Tours in English Tours in Spanish Tours in Portugues
Maria Eugenia Private Tours | Private Guide Tour in Russia
Home Page
Novgorod
Golden Ring
(Suzdal, Vladimir, Sergiev Posad, Kostroma, Yaroslavl)
Cruise tours
Baltic, Scandinavia and Germany
1 day tour
2 day tour
3 day tour
4 day tour
1 day tour
2 day tour
3 day tour
4 day tour
Train Sapsan

Deluxe private tours in Russia, all highlights of Novgorod

Novgorod

One of the oldest Russian settlements, mentioned in chronicles as early as 859, Novgorod served alongside Kiev as second largest trade center of the old Russian States. With the name literally meaning New Town, Novgorod is situated on the bank of the river Volchov, between St. Petersburg and Moscow somewhat at a distance of 250 km from St. Petersburg.

At all seasons of the year Veliky Novgorod welcomes guests with marry-making, fun, amusement and interesting events. Here festivals of folklore and crafts, children's theatres and national culture, the Cossack choruses and military-historical clubs, a bell holiday, motor rally take place. In spring pupils and students from ancient Russian and foreign cities gather for the piano contest named after Rakhmaninov S.V. and in autumn professional bell ringers and church choruses invite connoisseurs of a sacred music to the real spiritual art holiday.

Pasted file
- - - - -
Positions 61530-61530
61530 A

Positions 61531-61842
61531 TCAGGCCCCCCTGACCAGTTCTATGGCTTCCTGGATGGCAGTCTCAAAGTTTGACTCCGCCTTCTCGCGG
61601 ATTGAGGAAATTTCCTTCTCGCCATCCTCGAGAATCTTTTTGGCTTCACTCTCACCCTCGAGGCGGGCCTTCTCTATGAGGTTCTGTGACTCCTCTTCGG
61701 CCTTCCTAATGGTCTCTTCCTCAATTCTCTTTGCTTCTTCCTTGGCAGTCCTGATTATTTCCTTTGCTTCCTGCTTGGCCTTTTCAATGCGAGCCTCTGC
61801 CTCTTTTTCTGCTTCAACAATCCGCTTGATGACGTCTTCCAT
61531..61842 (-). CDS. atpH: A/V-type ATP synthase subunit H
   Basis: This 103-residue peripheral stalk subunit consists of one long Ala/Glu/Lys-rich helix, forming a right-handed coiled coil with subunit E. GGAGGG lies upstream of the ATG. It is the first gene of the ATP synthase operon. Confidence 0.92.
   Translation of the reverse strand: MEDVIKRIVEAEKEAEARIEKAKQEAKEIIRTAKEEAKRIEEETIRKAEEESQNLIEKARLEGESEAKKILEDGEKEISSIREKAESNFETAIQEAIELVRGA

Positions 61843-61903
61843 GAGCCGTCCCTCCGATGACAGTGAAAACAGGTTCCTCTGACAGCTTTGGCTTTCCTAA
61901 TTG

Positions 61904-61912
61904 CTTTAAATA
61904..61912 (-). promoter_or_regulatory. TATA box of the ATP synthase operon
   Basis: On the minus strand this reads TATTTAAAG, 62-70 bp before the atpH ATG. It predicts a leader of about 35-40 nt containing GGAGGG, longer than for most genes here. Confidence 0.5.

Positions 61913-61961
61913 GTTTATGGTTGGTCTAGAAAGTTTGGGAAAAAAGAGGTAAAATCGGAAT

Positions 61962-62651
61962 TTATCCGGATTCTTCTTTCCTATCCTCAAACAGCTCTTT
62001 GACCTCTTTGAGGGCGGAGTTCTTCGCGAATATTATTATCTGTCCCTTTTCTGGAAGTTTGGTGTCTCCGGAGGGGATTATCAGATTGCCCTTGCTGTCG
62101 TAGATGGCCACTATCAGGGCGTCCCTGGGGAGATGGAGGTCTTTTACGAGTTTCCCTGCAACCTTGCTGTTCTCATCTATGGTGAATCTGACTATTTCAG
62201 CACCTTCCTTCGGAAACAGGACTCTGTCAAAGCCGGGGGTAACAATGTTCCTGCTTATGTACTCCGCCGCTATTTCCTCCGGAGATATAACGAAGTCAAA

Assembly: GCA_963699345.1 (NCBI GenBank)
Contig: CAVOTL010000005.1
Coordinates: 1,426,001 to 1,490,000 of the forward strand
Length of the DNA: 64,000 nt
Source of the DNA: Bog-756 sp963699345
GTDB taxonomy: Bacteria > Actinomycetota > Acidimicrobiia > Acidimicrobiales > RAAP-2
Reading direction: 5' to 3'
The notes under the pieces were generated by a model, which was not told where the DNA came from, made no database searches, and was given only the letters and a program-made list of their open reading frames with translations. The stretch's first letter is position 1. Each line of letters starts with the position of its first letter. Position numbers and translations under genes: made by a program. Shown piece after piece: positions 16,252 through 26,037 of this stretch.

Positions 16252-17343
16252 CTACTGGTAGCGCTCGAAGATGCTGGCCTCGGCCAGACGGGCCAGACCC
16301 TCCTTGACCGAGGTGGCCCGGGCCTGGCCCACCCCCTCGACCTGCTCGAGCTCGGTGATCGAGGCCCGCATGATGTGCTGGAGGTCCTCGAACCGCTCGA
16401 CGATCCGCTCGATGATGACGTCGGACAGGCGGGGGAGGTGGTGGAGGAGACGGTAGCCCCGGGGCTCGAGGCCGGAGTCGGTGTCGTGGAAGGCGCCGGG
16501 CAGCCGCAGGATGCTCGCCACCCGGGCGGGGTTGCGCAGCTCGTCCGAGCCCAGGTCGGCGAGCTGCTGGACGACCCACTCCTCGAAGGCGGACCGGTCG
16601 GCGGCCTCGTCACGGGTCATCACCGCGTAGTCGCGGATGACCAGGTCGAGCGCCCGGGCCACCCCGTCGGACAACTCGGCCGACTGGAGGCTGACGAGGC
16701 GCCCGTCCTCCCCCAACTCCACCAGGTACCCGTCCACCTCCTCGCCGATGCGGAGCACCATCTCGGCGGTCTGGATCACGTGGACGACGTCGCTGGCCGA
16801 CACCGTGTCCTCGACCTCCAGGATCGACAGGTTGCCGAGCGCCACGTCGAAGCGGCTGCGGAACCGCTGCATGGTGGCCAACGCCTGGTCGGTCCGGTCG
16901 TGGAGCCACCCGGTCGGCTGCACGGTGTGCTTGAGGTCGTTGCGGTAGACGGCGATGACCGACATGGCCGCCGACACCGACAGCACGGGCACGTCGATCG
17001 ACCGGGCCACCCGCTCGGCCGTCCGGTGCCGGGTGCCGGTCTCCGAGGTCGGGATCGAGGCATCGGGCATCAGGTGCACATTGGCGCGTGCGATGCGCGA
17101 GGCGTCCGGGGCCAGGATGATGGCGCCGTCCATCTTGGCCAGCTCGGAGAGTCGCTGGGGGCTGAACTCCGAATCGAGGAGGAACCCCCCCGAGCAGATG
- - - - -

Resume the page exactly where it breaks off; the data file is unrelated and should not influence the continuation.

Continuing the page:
To its visitor Novgorod is offering more than 50 objects of the old-Russian architecture of the 11th—17th century. The history of Novgorod’s cathedrals, monasteries and fortresses is tragic and beautiful at the same time. Novgorod’s icon painting, the legendary frescos and the unique archaeological discoveries rank amongst world’s cultural heritage.

For Sample prices please click here

ITINERARY for 1 full day trip

Schedule:

7:30 - Departure from Saint Petersburg.

10:30 - Arrival in Novgorod. Novgorod Kremlin, St. Sophia Cathedral.

13:00 - Russian themed dinner at "Yurievskoe Podvorie" («Юрьевское подворье») restaurant.

14:00 - Orthodox Churches of Novgorod, Yuriev Monastery, Khutyn Monastery, Open-air Museum of Wooden Architecture "Vitoslavlitsy".

17:30 - Departure from Novgorod.

20:00 - Arrival to Saint Petersburg.

Points of Interest

More information on St. Sophia Cathedral

St. Sophia Cathedral, built between 1045 and 1050 under the patronage of Vladimir Yaroslavich, the son of Yaroslav the Wise (Vladimir is buried in the cathedral along with his mother, Anna). It is one of the best preserved churches from the 11th century. It's also probably the oldest structure still in use in Russia and the first one to represent original features of Russian architecture (austere stone walls, five helmet-like domes). Its frescoes were painted in the 12th century originally on the orders of Bishop Nikita (died 1108) (the "porches" or side chapels were painted in 1144 under Archbishop Nifont) and renovated several times over the centuries, most recently in the nineteenth century. The cathedral features famous bronze gates, which now hang in the west entrance, allegedly made in Magdeburg in 1156 (other sources see them originating from Płock in Poland) and reportedly snatched by Novgorodians from the Swedish town of Sigtuna in 1187. More recent scholarship has determined that the gates were most likely purchased in the mid-15th century, apparently at the behest of Archbishop Euthymius II (1429–1458), a lover of Western art and architectural styles.